An important thing to know when learning the parry timing is that the animation is only used as a punishment. When you trigger a parry, you will enter a locked animation for about 2 seconds that cannot be negated by anything other than an attack from a Kemono: you cannot dodge, combo into another attack or even enter another parry. You are stuck in that state until the animation ends. This is important because it serves as your punishment if you cannot execute a successful parry.
The parry on the Wagasa is instant. As soon as you press the button, you’ll see a flash of light for a brief moment that indicates the parry window. If the attack hasn’t been parried and you watch out the rest of the animation, you will have missed your opportunity. Nothing else matters – not your position to the enemy, not which direction you’re in – other than parrying during that flash. This is why it is important to understand that the animation is there to punish you for spamming the parry. When learning the Wagasa, try to ignore the animation of the parry and instead rely on feeling out just when you’re about to be hit – so long as that blue light is there when the attack connects, you’ll be good as gold.
Best Bladed Wagasa Skills
The Bladed Wagasa has a ton of useful skills that it can utilise in Wild Hearts. Some of these are unique to the Wagasa weapon class, but others are more general recommendations that can be found in other places.
To begin, let’s discuss some the Wagasa’s exclusive skills. These can all be found on various Bladed Wagasa weapons and will directly aid you in dodging, parrying or increasing output when using specific combos. You can combine certain skills using the inheritance feature of the weapon tree, too. The skills in question are:
- Dodge Master: Lengthens the window of time for a successful parry.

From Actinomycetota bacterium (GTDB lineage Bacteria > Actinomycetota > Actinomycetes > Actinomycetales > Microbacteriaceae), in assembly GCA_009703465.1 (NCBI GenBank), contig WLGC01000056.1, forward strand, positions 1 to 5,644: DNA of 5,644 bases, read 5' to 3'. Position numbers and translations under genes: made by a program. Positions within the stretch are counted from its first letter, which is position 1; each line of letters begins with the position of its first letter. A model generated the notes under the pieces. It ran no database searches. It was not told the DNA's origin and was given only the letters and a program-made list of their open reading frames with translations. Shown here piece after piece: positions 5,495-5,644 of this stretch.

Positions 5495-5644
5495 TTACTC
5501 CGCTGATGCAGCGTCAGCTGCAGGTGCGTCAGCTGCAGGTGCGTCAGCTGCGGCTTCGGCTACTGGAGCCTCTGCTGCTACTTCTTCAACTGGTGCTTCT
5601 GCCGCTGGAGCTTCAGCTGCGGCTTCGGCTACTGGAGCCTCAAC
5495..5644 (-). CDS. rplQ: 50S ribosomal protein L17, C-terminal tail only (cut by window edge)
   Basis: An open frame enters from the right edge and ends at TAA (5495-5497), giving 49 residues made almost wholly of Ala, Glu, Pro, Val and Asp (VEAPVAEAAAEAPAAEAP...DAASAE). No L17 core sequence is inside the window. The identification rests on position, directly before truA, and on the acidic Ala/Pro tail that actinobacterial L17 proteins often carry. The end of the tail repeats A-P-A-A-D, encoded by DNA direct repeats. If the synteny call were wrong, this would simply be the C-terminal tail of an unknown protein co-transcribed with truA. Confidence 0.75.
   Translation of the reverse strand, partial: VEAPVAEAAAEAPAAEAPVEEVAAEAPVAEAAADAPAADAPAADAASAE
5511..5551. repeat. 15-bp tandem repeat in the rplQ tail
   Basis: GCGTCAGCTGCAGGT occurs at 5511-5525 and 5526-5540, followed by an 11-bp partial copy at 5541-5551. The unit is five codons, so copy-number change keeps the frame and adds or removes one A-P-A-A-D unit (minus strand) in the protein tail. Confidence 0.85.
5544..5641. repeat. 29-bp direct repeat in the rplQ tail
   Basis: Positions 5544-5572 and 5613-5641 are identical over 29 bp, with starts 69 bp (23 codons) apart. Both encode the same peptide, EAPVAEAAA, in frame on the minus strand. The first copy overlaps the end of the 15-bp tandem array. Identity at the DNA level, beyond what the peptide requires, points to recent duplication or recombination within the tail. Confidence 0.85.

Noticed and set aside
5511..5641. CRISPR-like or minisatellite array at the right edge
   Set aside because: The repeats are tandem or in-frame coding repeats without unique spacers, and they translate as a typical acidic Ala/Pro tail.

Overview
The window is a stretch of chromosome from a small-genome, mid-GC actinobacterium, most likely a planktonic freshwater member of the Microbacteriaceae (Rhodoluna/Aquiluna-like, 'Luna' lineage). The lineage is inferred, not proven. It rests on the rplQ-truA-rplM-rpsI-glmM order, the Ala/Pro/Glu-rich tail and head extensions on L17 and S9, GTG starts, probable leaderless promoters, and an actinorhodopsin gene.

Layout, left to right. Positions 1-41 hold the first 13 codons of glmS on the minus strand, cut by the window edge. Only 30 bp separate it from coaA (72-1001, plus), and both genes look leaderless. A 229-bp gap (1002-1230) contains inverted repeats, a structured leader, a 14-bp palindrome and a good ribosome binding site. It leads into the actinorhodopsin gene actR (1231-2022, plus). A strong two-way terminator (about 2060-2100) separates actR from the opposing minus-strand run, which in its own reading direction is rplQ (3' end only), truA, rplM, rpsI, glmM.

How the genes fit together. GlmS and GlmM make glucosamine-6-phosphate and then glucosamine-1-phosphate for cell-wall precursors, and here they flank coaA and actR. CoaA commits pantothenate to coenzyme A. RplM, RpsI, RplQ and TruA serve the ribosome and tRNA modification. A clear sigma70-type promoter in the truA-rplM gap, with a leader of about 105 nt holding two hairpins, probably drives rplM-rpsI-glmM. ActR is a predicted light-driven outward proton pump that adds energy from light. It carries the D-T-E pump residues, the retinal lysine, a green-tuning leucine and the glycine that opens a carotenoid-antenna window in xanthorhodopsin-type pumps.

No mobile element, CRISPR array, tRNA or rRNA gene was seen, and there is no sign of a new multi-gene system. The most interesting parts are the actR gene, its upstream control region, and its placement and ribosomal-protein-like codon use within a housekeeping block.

- Sublime Dance: Lengthens the amount of time before the spindance gauge begins to fall.
- Parasol Dance: Fury: Boosts attack for a while when the spindance level increases.
- Parry Perfection: Continually fills the spindance gauge for a while on a successful parry.
- Instinct Parry: Occasionally triggers a parry move automatically.
Having any of these skills in your repertoire is an incredible boon to your Wagasa gameplay. I would recommend seeking out Dodge Master, Parasol Dance: Fury and Parry Perfection most of all. Dodge Master lessens the harsh requirement for parrying (subsequently making Instinct Parry less important) where as Fury and Perfection work perfectly together to constantly keep both your spindance gauge and attack increased.
Aside from those, some of the skills to consider are the Karakuri Coordination skills. The Karakuri pair excellently with Wagasa for both utility and viability. Having a set of skills to either give you health (Coordination: Remedy) or boost your damage (Coordination: Fury) for just using Karakuri is a really good bonus. The Dawn Guard Gauntlets and Haidate have both of these skills so consider using them. Celestial Breath is another incredible skill but it is only accessible to those on the Pure-Human Path.
For more general recommendations, Health Boost and Fatigue Recovery are great. While your aim will be to parry every attack, you most certainly will not. You will take a lot of damage when learning attacks or going up against aggressive Kemono. As such, having bonus health baked into your build is never going to be a bad thing. Similarly, parrying takes a surprising amount of stamina and you may find yourself in hot water should you not remember to let it fill back up. Fatigue Recovery is here to give you a bit of leniency in that regard.